Two states last week advanced bills of an opposing nature – one in Minnesota that would stop a state agency from pushing electric vehicle (EV) sales and the other in Washington aimed at only allowing the sale and purchase of new EVs by 2030.
By adopting California’s vehicle emissions standards, the Minnesota legislature declared the state a section 177 state under the federal Clean Air Act, meaning its standards are stricter than those set by the Environmental Protection Agency. Senate File 3065, recommended for passage 4-3 by the Senate Committee on Environment and Natural Resources Policy and Legacy Finance on March 9, would repeal the Minnesota Pollution Control Agency (MPCA)’s rulemaking authority over vehicle emissions standards in the state, according to bill sponsor Andrew Mathews (R-District 15).
“This has been an unconstitutional separation of powers and intent to go around the legislature,” Mathews said of the MPCA’s Clean Cars Minnesota rule, which was adopted in July 2021 to be effective beginning with model year 2025 vehicles. “…The commission’s been very overbroadly interpreting statute to claim they have the authority for regulating what cars dealers can have on their lots all around the state of Minnesota.”
Committee Member David H. Senjem (R-District 25) said MPCA’s authority, as given in Statute 116.07, doesn’t include telling dealers what inventory they have to purchase. In other words, the MPCA can’t push dealers to sell EVs. What it came down to in the meeting is that Minnesotans should be able to have the choice of whether they want to drive internal combustion engine (ICE) vehicles or EVs. That’s also a point made with the name of the bill being the Consumer Choice of Fuel Act.
MPCA Air and Climate Assistant Commissioner Craig McDonnell said the rule doesn’t restrict consumer choice for motor vehicles, recreational vehicles, or landscaping and farm machinery and doesn’t place regulations on auto dealers; the regulations are only on OEMs. SF 3065, he said, would “permanently prevent” the MPCA from addressing air pollution from mobile sources including greenhouse gas (GHG) emissions.
“When the legislature created the MPCA they granted the agency the authority to regulate air pollution from stationary and mobile sources,” he said. “The legislature entrusted the agency to utilize its expertise to determine the major sources of air pollution and to develop strategies to reduce emissions from those sources. …This legislation would repeal the Clean Cars Minnesota rule that was found needed and reasonable by an administrative law judge and was adopted in accordance with the Minnesota Administrative Procedure Act.”
Mathews said part of the purpose of the bill is to take back control of vehicle emissions standards by the Minnesota legislature rather than following what California does. McDonnell told the committee that when California updates its rules, as it’s in the process of doing now, that would force a decision for Minnesota to either revert to the federal rules or to adopt California’s rules. Last week, the EPA reinstated a waiver to California that allows the state to implement its own GHG emission standards and zero-emission vehicle sales mandate for model years 2017-2025. The action also allows other states to apply for waivers.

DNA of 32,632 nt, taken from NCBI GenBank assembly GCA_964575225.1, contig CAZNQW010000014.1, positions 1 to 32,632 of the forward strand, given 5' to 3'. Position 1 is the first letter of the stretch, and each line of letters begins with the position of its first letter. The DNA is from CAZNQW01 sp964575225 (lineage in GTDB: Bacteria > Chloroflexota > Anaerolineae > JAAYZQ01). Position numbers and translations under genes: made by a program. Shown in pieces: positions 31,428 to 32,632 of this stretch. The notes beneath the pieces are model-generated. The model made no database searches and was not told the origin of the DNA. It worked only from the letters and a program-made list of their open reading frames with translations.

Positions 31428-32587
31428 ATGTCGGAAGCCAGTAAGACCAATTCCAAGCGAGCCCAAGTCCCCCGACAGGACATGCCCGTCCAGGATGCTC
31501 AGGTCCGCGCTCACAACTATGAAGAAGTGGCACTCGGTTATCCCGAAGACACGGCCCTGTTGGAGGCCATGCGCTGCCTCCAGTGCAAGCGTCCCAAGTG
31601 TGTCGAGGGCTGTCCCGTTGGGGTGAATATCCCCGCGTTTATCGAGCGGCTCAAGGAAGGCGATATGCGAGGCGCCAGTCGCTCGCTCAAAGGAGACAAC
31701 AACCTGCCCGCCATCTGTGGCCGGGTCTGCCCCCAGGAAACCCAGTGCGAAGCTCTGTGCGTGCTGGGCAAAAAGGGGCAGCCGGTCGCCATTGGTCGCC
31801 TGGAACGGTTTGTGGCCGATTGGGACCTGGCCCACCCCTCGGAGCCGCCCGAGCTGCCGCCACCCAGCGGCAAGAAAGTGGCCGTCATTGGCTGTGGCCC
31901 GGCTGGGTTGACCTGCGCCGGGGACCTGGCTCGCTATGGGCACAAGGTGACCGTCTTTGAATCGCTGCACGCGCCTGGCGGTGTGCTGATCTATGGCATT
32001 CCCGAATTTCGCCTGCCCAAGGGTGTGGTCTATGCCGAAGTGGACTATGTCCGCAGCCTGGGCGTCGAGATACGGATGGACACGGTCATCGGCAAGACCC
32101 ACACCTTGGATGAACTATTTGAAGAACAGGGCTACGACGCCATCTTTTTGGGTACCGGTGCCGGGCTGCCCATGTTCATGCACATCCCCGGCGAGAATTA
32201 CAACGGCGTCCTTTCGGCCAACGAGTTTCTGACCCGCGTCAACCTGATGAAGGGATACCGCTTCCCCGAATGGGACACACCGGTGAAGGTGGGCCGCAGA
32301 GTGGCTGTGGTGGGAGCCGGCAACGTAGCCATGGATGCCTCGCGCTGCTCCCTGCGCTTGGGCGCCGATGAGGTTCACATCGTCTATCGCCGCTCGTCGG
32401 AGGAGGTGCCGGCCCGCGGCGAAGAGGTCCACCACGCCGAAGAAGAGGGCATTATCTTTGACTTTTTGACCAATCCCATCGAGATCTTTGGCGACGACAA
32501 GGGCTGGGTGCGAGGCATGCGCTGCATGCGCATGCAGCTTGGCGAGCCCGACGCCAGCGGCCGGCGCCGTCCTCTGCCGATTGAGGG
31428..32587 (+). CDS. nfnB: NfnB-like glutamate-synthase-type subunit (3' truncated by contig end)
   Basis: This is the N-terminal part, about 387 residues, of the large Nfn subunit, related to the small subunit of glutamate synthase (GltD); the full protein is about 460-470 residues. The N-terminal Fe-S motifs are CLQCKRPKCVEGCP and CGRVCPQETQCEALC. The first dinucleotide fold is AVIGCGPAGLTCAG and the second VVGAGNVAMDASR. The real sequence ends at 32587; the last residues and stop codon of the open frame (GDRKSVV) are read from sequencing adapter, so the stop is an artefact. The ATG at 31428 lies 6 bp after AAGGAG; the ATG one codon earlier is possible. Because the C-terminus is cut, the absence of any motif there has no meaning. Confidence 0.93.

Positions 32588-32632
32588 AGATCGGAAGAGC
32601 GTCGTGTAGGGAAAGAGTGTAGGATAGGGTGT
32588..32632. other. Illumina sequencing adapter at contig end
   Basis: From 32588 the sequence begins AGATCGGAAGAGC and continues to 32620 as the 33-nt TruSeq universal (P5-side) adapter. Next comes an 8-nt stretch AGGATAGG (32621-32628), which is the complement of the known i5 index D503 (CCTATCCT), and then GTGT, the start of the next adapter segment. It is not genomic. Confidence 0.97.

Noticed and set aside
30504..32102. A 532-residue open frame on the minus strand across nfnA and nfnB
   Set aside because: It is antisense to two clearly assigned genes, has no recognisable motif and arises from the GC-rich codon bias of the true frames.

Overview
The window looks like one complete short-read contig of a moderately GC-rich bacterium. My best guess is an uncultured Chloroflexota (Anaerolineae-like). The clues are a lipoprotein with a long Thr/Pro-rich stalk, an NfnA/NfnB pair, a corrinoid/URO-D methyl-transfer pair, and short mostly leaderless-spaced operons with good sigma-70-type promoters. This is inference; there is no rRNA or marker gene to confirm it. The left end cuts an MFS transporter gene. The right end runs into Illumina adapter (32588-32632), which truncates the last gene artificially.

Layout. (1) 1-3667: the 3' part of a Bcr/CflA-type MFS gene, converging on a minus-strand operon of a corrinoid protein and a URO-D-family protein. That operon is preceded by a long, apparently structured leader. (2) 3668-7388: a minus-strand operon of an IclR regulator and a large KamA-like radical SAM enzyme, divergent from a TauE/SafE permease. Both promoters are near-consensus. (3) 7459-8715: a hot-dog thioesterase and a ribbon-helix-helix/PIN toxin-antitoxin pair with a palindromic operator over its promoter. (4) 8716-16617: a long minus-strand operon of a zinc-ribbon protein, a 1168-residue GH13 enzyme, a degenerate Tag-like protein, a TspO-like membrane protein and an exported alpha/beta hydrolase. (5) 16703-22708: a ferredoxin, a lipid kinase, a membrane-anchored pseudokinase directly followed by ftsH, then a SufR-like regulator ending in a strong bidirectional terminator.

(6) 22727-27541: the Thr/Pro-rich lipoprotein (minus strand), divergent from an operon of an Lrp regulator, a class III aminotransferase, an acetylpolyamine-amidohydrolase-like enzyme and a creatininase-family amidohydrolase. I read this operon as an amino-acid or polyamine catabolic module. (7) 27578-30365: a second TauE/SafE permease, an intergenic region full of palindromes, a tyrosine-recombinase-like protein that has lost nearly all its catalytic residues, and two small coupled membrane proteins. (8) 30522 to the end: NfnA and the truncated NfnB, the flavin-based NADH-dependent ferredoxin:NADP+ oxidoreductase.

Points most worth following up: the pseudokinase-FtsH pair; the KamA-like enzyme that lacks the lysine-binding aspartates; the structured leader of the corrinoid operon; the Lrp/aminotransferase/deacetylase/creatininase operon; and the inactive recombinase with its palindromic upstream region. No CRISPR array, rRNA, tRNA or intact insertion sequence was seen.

Representatives from the Atlantic Council’s Global Energy Center, Becker/Mahnomen Corn and Soybean Growers, Center of the American Experiment, and the National Federation of Independent Business in Minnesota testified during the committee meeting in support of SF 3065.
Ellen Wald, a nonresident senior fellow at Atlantic Council’s Global Energy Center, said EVs wouldn’t necessarily reduce GHG emissions because they’ll be charged using the state’s electric grid, which draws at least 50% of its power from burning coal.
Committee Member Sen. Jennifer A. McEwen (DFL-District 7), in opposition to the bill, called it “very extreme.”
“I’m really concerned that we’re rehashing this when we all know where we need to go. Minnesotans agreed that we need these choices… to drive an electric vehicle.”
She asked the MPCA what the top sources of GHG emissions are in the state. MPCA Climate Director Frank Kohlasch said the transportation sector is the No. 1 producer with 58% of emissions coming from light-duty vehicles, pickup trucks, passenger vehicles, SUVs, and crossover utility vehicles. He noted that was the basis for the Clean Cars Minnesota rule, which sets a target for OEMs to sell a certain percentage of zero-emission, plug-in hybrid electric or battery electric vehicles to reduce GHG emissions.
The concern was also brought up that the electric grid wouldn’t be able to handle charging a large influx of EVs. Kohlasch said MPCA hasn’t heard from power companies that the grid wouldn’t be able to handle them and argued that they could potentially strengthen it. However, he said the agency hasn’t conducted any studies in relation to how the grid would be affected.
In favor of the bill, Committee Vice Chair Bill Weber (R-District 22) cited EV range anxiety and said he doesn’t trust that they’re reliable on long trips without stopping several times to charge. He also said his constituents can’t afford EVs.